Wednesday, August 09, 2006

Who or What is Paper Rad?

Having the upcoming Pittsburgh Alumni Show has made me think a lot about labels and identities. Pittsburgh is a city that over a relatively short period, lost nearly half it's urban population to "greener pastures". Moreover it's a place deeply scarred by a deep sense of loss, mourning and anger over it's fall. it's not like everyone has left and far from it but there is a feeling that somehow it's best and brightest were gone. That feeling seemed confirmed by the gleeming success of so many after they left. You just feel how the city feels angry at itself for not being good enough or offering enough opportunity to retain people. Having outstanding schools seems to have only compounded the wounds as the city watches thousands of star students from all over the world who seem to be just passing on thier way to -- well anywhere but here.
Perhaps if there had been more jobs or more stadiums or well if the city had brushed it's teeth or enlarged it's breasts or something.

So it seems like there is a constant need to point out and take credit for the sucessfull people who stayed. Endless debates rage about the demographic trend of the city and how to retain it's own.Then along comes something like Paper Rad and makes one wonder just how one defines identity and location. Do they live here? Well, kind of -in a way sort of- some of them?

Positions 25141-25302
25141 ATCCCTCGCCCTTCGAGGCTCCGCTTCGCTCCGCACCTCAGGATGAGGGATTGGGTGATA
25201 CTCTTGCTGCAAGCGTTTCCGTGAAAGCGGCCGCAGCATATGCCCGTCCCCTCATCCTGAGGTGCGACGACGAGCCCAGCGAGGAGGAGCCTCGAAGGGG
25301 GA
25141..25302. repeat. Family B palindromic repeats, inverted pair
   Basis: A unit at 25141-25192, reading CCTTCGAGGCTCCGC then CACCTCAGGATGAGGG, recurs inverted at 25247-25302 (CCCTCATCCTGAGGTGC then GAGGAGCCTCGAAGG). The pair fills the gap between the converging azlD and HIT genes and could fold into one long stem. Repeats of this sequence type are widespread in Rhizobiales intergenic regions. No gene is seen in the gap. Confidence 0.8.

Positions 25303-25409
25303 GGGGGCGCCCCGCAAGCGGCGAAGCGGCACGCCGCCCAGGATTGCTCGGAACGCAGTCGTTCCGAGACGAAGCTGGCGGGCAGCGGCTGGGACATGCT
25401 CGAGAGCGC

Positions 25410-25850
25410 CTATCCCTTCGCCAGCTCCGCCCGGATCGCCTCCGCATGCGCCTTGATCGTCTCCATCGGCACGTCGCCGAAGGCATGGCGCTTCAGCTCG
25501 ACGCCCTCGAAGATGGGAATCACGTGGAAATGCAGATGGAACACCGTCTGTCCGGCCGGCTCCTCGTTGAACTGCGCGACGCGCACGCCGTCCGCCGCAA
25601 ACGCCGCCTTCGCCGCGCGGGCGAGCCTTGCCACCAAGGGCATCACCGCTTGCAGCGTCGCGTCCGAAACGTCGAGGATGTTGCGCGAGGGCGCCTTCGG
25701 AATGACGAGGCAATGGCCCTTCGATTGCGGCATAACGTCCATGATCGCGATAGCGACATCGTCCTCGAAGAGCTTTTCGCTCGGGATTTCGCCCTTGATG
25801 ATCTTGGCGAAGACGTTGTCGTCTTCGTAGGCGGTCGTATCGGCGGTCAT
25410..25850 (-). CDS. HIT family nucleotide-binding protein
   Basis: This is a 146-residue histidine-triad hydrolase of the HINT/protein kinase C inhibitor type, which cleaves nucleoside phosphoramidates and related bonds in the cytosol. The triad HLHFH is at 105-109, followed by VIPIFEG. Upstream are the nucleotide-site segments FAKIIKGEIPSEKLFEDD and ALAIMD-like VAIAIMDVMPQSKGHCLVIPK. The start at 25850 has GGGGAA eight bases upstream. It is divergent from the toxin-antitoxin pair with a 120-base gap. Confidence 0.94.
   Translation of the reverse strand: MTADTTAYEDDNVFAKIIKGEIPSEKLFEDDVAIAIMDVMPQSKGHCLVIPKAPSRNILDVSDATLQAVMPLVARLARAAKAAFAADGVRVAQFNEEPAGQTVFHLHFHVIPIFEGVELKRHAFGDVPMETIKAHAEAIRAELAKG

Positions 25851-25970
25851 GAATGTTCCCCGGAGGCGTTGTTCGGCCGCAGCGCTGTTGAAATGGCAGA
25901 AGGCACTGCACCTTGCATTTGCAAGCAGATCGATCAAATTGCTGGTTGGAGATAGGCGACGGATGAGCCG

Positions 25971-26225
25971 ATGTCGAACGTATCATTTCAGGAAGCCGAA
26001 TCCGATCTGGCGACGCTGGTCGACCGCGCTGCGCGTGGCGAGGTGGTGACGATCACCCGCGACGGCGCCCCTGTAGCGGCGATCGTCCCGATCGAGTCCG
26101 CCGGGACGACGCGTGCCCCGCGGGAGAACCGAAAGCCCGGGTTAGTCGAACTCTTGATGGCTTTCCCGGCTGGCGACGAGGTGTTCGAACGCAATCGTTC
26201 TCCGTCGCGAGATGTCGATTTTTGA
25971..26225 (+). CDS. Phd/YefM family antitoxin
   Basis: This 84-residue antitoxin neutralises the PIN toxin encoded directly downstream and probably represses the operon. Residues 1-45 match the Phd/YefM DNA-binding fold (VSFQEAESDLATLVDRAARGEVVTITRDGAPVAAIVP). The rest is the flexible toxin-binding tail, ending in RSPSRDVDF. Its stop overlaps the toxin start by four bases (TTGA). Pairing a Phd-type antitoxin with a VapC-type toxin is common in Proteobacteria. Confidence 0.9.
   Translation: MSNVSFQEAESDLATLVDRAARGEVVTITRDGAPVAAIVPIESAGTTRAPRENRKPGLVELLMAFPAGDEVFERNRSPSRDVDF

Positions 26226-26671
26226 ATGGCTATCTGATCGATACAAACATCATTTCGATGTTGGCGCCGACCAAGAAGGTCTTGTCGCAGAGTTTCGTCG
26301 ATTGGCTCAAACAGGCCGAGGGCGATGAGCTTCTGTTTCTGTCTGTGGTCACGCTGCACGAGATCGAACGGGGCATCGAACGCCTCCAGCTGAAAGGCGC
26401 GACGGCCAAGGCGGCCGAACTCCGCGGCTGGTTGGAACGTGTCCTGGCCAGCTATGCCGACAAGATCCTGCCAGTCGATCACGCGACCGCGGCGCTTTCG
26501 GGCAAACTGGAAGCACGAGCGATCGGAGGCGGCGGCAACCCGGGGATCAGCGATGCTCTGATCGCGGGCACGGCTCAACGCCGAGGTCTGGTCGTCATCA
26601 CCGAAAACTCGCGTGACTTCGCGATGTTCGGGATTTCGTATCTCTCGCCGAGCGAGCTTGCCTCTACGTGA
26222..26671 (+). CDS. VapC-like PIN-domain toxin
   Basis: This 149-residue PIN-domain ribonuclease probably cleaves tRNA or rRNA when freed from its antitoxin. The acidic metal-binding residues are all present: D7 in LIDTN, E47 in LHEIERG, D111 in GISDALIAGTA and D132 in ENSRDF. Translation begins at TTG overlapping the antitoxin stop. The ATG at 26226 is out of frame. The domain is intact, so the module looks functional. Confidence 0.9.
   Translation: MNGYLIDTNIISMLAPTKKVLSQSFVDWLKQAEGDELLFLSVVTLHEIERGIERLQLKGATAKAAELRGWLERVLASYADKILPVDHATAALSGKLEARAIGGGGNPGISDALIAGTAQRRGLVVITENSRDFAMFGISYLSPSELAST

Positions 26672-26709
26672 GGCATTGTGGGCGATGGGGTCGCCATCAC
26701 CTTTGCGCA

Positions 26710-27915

Paper Rad is a free floating mystery; a group of artists that seem to resist any attempt at labeling. Are they publishers or performance artists or video artists ? And who are they and can any place claim them as resident's? What's even more interesting is trying to find thier motives.
Collectives seem to be a rage but many smack as very tightly organized and orchestated publicity mongers-- a new business plan for success. But here you seem to have a group of people who see blending and merging an end in itself. There seem to be three core people, but if you look at thier website you see the definate hands of other guests flow back into the group without much hype or concern. There's a lesson here somewhere.

Here, here, here , are some various stories about this enigma wraped in a mystery. And then more, more, more and also more, more.

And it looks like the merging and blurring of location and identity is starting to confuse a lot of people. The Curators of the last Whitney Biennial of American Art decided that figuring out who could be called an American artist was just too hard and made it an International.
(As far as I know all future Whitney Biennials will be Interntionals) Here's The Voice review of that show--"Crossing swords with conventions that have brought us to the brink of madness".

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